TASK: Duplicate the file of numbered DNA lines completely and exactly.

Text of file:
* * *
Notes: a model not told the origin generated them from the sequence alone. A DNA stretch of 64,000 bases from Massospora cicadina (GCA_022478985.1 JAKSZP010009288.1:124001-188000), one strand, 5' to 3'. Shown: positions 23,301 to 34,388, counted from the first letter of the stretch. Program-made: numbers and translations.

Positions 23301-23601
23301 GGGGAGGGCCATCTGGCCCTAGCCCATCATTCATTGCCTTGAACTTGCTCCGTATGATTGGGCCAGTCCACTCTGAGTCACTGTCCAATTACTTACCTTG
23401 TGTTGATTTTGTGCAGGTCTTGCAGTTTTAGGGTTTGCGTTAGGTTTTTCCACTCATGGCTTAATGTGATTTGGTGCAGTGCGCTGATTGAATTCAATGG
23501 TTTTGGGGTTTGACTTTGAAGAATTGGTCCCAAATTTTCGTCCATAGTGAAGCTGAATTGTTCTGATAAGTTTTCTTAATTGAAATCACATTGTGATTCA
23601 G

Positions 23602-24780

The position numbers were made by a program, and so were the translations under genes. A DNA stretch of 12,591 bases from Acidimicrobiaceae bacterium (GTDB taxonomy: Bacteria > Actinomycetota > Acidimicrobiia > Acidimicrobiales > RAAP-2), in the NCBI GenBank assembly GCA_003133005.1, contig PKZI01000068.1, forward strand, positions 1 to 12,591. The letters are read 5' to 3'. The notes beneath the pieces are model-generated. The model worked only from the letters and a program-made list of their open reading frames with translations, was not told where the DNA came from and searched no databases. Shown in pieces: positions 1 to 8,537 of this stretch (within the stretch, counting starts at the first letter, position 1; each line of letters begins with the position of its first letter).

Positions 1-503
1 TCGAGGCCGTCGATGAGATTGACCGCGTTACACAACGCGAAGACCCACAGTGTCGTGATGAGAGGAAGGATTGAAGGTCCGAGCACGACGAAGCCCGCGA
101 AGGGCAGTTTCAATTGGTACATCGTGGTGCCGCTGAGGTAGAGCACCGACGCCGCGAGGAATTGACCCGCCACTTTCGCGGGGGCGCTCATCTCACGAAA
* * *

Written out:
Notes: a model not told the origin generated them from the sequence alone. A DNA stretch of 64,000 bases from Massospora cicadina (GCA_022478985.1 JAKSZP010009288.1:124001-188000), one strand, 5' to 3'. Shown: positions 23,301 to 34,388, counted from the first letter of the stretch. Program-made: numbers and translations.

Positions 23301-23601
23301 GGGGAGGGCCATCTGGCCCTAGCCCATCATTCATTGCCTTGAACTTGCTCCGTATGATTGGGCCAGTCCACTCTGAGTCACTGTCCAATTACTTACCTTG
23401 TGTTGATTTTGTGCAGGTCTTGCAGTTTTAGGGTTTGCGTTAGGTTTTTCCACTCATGGCTTAATGTGATTTGGTGCAGTGCGCTGATTGAATTCAATGG
23501 TTTTGGGGTTTGACTTTGAAGAATTGGTCCCAAATTTTCGTCCATAGTGAAGCTGAATTGTTCTGATAAGTTTTCTTAATTGAAATCACATTGTGATTCA
23601 G

Positions 23602-24780

The position numbers were made by a program, and so were the translations under genes. A DNA stretch of 12,591 bases from Acidimicrobiaceae bacterium (GTDB taxonomy: Bacteria > Actinomycetota > Acidimicrobiia > Acidimicrobiales > RAAP-2), in the NCBI GenBank assembly GCA_003133005.1, contig PKZI01000068.1, forward strand, positions 1 to 12,591. The letters are read 5' to 3'. The notes beneath the pieces are model-generated. The model worked only from the letters and a program-made list of their open reading frames with translations, was not told where the DNA came from and searched no databases. Shown in pieces: positions 1 to 8,537 of this stretch (within the stretch, counting starts at the first letter, position 1; each line of letters begins with the position of its first letter).

Positions 1-503
1 TCGAGGCCGTCGATGAGATTGACCGCGTTACACAACGCGAAGACCCACAGTGTCGTGATGAGAGGAAGGATTGAAGGTCCGAGCACGACGAAGCCCGCGA
101 AGGGCAGTTTCAATTGGTACATCGTGGTGCCGCTGAGGTAGAGCACCGACGCCGCGAGGAATTGACCCGCCACTTTCGCGGGGGCGCTCATCTCACGAAA